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Dear friends and readers,

As better movies have a way of disappearing quickly without trace if they don't get an audience quickly, I thought I'd write briefly today to recommend (a must-see!) the new Merchant-Ivory-Jhabvals movie, The City of Your Final Destination.  I went with Izzy and a friend to see it yesterday and we just reveled in it.

A promotional poster for the movie

Based on a Peter Cameron novel, it has all the merits of MIJ movies: Jhabvala's wonderful script (turning I think a masculinist novel into a equal poise),  the pleasures of beautiful photography (most of the film takes place in Uruguay, and the film was shot in Argentina); complex characters, an adult theme, good acting, witty and moving scripts.  The story is literary in the usual way too:  a young Ph.D. student-teacher, Omar Metwally (Omar Razaghi), wants, needs to write a literary biography of a now dead (killed himself) novelist, whose one extant novel, The Gondolier is the center of Metwally's career.  Metwally has been refused permission to write the biography. His ambitious and astutely networking and quietly domineering partner, Deirdre (Alexandra Maria Lara, Tonya in the 2001 Dr Zhivago, ever the conventional type it seems, here hard), insists he go to Uruguay to get permission. Pushes him to.  He himself is the kindly decent sort, made to feel bad about himself by Deirdre,
wanting to be on his own, unable to kick the habit:

Facing Deirdre when she comes to Uruguay, hearing her, comparing her

When he gets there, he finds himself in a kind of broken unconventional albeit discontented paradise where the people are near broke -- but also  live a pleasurable deeply unambitious existence.  Not that they all like this:  the novelist's wife, Caroline (Laura Linley) is embittered in her longing to go to New York and I was delighted to find the movie joke is how New York is to her like Moscow is to Olga -except of course the irony is the one who repeats this is Caroline, last seen burning her husband's unpublished manuscript:

Anthony Hopkins impeccably named Adam (in a lair called Mill Place) delivers an astute performance as an aging older brother of the novelist living with his beloved 40 year old partner, Pete (Hiroyuki Sanada), who he wants to help leave him by smuggling jewels out -- so he is willing to sign off on an autobiography if Metwally agrees.  Not that Pete wants to go; he is the lost citizen of many wars, rescued by Hopkins at 14 and taken to England (it goes without saying this is rescue from Southeast Asia at the time) and now living with him.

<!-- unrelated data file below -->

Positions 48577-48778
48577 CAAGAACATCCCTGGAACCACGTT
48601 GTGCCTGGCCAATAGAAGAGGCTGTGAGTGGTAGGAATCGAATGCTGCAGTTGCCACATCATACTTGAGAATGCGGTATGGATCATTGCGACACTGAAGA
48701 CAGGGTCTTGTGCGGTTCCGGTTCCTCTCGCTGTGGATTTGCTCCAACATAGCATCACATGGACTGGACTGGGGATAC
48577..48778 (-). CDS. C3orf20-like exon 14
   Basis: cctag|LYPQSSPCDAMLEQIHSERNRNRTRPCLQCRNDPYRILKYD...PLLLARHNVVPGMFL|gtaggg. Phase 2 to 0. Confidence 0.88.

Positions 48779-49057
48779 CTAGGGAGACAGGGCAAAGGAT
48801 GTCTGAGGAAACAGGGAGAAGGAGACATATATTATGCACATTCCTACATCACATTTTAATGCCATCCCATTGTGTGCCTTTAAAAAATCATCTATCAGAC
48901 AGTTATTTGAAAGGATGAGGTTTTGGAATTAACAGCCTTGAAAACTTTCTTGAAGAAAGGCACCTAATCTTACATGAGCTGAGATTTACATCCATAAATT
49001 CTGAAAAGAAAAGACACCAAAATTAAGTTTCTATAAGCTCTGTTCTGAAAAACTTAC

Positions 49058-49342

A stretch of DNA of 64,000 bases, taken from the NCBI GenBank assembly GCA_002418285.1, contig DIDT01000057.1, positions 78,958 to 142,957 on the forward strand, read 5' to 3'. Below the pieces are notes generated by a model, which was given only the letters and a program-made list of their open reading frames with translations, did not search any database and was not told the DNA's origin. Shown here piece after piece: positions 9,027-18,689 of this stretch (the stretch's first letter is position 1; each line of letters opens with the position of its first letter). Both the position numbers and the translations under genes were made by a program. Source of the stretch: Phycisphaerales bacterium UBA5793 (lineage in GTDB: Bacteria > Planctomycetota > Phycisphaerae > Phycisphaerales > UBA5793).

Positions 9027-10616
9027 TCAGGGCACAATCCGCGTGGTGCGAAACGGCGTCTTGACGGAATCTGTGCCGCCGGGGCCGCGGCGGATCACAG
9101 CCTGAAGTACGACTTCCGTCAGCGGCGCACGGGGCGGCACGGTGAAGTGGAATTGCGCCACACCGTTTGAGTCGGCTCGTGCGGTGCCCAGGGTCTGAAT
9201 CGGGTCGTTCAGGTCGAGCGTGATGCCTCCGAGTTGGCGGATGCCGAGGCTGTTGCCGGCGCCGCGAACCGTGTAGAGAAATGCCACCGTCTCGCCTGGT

Don't send me away; Adam doesn't want him to go but thinks maybe this is not a life.

Pete is categorized as Adama's son; Adam had to adopt him to get his legal permission to live there.  That's the kind of quiet satire of our familial arrangements this film contains.

Pete takes care of the place, enlists Omar Metwally who however  falls off a ladder, is stung by a bee, and Deirdre makes it her businesss to show up now. She would do fine in a conference room among fellow tenured academics; here she is seen for what she is: behaving in performative ugly ways to bully others into her way of doing things and thinking.

It does nowhere here. Caroline is a match for her.

Need I add that the novelist also had a young mistress, Arden, whom he picked up (like a "kitten" it's said -- a romance motif) in her teens the way Hopkins has picked up Pete, but as they are heteros,our novelists impregnated Arden and her child is there, daily going to school on a bus, around to be kissed and hugged. Both are still living there, and she falls in love with Metwally. Now Charlotte Gainsbourg plays this role; her typology includes Jane Eyre.

'Nuff said except they live au naturel. Charlotte as Arden makes real sandwiches and squeezes oranges for breakfast.  A lovely touch there.